Patterns of pain medication use associated with reported pain interference in older adults with and without cancer
- 93 Downloads
Concerns about the adequacy of pain management among older adults are increasing, particularly with restrictions on opioid prescribing.
To examine associations between prescription pain medication receipt and patient-reported pain interference in older adults with and without cancer.
Using the 2007–2012 Surveillance Epidemiology and End Results (SEER)-Medicare Health Outcomes Survey (MHOS) database linked to Medicare Part D prescription claims, we selected MHOS respondents (N = 15,624) aged ≥ 66 years, ≤ 5 years of a cancer diagnosis (N = 9105), or without cancer (N = 6519). We measured receipt of opioids, non-steroidal anti-inflammatory drugs, and antiepileptics, and selected antidepressants within 30 days prior to survey. Patient-reported activity limitation due to pain (pain interference) within the past 30 days was summarized as severe, moderate, or mild/none. Logistic regression using predictive margins estimated associations between pain interference, cancer history, and pain medication receipt, adjusting for socio-demographics, chronic conditions, and Part D low-income subsidy.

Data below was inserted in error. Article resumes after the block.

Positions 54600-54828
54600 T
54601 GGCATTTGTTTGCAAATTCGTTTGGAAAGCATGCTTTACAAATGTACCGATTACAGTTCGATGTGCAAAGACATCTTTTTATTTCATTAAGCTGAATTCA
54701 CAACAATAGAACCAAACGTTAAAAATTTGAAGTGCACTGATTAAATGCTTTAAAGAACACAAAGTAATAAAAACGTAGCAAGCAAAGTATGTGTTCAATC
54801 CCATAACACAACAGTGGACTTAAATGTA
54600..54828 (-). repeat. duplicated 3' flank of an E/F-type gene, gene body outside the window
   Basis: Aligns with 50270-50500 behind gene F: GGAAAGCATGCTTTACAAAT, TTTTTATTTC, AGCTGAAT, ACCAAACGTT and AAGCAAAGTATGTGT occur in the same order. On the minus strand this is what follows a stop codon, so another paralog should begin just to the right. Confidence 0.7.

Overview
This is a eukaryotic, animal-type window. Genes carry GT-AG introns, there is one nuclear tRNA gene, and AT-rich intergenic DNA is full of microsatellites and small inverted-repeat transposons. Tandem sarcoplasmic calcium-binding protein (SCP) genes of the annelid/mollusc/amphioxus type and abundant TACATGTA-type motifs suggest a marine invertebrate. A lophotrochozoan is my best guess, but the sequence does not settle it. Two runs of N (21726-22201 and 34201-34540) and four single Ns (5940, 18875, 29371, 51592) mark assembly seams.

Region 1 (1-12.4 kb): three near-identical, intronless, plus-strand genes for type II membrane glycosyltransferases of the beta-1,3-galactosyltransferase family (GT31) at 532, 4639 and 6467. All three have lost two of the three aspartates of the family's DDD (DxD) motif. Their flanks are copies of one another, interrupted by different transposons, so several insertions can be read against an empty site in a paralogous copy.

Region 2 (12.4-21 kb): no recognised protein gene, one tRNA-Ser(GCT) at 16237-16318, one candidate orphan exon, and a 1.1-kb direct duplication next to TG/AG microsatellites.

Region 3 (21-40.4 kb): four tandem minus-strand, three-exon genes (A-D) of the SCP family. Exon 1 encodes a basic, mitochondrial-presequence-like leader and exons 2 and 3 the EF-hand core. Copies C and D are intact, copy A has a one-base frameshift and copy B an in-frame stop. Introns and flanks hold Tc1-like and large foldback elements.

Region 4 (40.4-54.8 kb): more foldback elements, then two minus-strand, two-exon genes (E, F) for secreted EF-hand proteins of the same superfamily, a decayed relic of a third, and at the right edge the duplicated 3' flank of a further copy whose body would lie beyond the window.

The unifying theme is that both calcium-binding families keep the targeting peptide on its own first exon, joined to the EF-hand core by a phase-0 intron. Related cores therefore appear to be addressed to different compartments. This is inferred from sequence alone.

Severe or moderate pain interference was reported by 21.3% and 46.1%, respectively. Pain medication was received by 21.5%, with 11.6% receiving opioids. Among adults reporting severe pain interference, opioid prescriptions were filled by 27.0% versus 23.8% (p = 0.040) with and without cancer, respectively. Over half (56%) of adults reporting severe pain in both groups failed to receive any prescription pain medication.
Older adults with cancer were more likely to receive prescription pain medications compared with adults without cancer; however, many older adults reporting severe pain interference did not receive medications. Improved assessment and management of pain among older adults with and without cancer is urgently needed.
KeywordsPain treatment Opioids Pain interference Cancer Medicare part D Medicare health outcomes study
This study used data from the SEER-MHOS linked data resource. The authors acknowledge the efforts of the National Cancer Institute; the Centers for Medicare & Medicaid Services; Information Management Services (IMS), Inc.; and the Surveillance, Epidemiology, and End Results (SEER) Program tumor registries in the creation of the SEER-MHOS database.
This research was funded through a contract with the National Cancer Institute (Contract HHSN261201700690P).
Compliance with ethical standards
Conflict of interest
EEK was a contractor for NCI and assisted with project oversight as well as contributing substantial intellectual input. AJD’s institution receives research funding from Celgene Corporation outside of the submitted project. CJP is a Paul Calabresi Scholar supported by the OSU K12 Training Grant for Clinical Faculty Investigators (K12 CA133250) and is a consultant for Potentia Metrics. SW’s institution receives funding from Genentech to support his research. No other author reports any conflict of interest to disclose. The research team had direct control of the data throughout the study project. We are unable to release the data to other researcher due to constraints of the Data Use Agreement with the NCI. However, we would be willing to provide SAS code for selection of medications identified in the analysis.